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STATESIDE: Midwest monsoons signal disaster ahead

A Noah’s Ark situation is developing in the US midwest and the rest of the country is now starting to pay fairly close attention. Flooding from monsoon rains is plaguing agricultural and livestock farmers throughout the lower Mississippi and Arkansas River valleys, and thousands of other rural businesses are suffering. The month of May was the wettest ever in large parts of the US and the Mississippi River is reported to be cresting this week above St. Louis at its second highest level on record.

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BUSINESS BITES: Sebas happy playing to contented customers

When I visited the East Bay Street head office of Investar Securities at 10am on Monday June 3, a dozen citizens were already there waiting to subscribe to either of the two Titan Mutual Funds being launched.

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ALICIA WALLACE: Political quotas? Bring them on

Last week, when questioned about the lack of representation of women in parliament, Leader of the Opposition Philip “Brave” Davis said 30 to 40 percent of the Progressive Liberal Party’s 2022 slate of candidates will be women. He noted the best proportion could be higher, but it depends on who makes themselves available. Both the Progressive Liberal Party and the Free National Movement both had outrageously low numbers of female candidates in the 2017 general election. It is clear political parties in The Bahamas are not paying enough attention to issues of gender, how they contribute to them, or the ways they can bring transformation.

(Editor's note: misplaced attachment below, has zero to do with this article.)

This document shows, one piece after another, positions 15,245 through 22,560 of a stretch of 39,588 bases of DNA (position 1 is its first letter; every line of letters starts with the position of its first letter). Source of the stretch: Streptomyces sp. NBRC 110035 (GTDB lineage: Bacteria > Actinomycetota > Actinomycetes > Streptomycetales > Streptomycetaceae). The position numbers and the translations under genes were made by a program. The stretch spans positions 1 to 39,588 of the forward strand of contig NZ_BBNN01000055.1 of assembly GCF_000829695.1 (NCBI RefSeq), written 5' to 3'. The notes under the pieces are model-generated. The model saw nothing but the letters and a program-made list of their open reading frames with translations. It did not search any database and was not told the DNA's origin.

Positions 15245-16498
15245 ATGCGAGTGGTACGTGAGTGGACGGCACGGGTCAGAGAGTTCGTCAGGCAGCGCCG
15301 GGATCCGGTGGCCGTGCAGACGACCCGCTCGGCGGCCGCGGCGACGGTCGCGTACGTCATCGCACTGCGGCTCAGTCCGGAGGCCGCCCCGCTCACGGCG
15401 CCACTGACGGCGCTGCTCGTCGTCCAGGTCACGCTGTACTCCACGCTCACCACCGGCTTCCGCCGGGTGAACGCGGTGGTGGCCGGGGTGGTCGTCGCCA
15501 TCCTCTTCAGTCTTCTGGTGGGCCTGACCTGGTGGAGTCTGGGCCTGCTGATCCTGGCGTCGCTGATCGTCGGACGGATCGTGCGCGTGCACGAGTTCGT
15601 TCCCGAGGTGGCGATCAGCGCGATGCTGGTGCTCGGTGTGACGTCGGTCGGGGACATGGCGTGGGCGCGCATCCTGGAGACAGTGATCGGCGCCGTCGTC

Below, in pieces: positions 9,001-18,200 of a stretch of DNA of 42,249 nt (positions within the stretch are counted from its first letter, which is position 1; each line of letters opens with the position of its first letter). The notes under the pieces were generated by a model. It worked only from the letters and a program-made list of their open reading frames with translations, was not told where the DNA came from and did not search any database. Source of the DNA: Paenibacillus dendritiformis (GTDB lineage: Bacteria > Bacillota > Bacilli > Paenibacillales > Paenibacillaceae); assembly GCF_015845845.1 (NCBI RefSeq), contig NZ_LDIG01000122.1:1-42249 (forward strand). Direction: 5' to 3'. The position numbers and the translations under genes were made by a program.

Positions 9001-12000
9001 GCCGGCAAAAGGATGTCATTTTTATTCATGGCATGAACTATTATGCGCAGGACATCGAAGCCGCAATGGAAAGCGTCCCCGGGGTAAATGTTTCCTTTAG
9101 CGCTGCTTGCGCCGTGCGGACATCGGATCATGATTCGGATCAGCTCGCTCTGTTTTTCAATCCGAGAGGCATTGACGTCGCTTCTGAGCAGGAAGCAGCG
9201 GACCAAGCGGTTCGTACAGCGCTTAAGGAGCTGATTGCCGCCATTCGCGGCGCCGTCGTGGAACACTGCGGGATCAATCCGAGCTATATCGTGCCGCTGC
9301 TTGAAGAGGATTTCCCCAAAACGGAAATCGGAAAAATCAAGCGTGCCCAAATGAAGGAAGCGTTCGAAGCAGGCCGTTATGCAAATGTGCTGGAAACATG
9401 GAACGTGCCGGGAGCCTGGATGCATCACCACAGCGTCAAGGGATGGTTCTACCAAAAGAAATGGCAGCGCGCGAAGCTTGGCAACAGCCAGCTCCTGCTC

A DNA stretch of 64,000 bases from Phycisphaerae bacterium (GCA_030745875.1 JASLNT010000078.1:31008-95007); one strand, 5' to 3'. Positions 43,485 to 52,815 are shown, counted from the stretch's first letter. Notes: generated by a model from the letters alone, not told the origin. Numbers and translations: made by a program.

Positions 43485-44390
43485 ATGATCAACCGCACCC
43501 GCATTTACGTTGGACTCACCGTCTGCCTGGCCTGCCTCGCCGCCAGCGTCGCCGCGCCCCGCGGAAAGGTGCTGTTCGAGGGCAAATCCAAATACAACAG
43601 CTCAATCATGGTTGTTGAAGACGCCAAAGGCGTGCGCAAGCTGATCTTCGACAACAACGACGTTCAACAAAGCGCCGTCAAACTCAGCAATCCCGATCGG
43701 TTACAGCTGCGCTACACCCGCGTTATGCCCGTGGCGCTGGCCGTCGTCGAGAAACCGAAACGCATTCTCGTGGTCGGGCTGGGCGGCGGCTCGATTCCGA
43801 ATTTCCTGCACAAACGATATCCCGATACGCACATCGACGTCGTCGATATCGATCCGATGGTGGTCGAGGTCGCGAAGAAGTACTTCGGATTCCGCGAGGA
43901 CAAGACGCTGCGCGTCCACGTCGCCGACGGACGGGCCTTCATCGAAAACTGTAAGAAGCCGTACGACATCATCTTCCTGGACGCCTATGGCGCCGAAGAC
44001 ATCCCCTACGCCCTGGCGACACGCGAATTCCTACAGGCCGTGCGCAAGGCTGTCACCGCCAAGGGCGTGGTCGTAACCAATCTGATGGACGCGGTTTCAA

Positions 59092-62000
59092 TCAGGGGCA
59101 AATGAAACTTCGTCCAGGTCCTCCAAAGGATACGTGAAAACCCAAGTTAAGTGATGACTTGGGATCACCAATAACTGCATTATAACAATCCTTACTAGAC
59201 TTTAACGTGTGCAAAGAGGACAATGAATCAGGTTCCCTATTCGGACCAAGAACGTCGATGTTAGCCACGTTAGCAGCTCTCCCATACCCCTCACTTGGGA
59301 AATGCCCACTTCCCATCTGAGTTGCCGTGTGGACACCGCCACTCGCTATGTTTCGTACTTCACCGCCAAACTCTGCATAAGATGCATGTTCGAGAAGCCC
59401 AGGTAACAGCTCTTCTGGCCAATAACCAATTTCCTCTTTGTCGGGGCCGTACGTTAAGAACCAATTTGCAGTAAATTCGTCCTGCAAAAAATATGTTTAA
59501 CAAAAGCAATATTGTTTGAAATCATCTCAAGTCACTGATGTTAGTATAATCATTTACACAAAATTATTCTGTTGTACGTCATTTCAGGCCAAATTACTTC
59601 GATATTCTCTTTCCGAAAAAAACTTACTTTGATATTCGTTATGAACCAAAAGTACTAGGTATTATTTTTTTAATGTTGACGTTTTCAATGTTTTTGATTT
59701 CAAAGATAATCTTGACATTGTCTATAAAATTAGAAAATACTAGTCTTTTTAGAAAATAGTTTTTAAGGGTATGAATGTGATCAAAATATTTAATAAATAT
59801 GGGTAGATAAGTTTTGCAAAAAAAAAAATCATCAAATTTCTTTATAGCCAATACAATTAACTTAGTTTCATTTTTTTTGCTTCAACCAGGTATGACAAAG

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PETER YOUNG: Forget the blimp, Trump pulled this off without a blemish

Since it is unusual for the US mainstream media to carry much news about Britain on a regular basis, I am always on the lookout for items from across the pond that might be of interest to readers of this column.

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FACE TO FACE: Adrianna bidding to be the next star of The Voice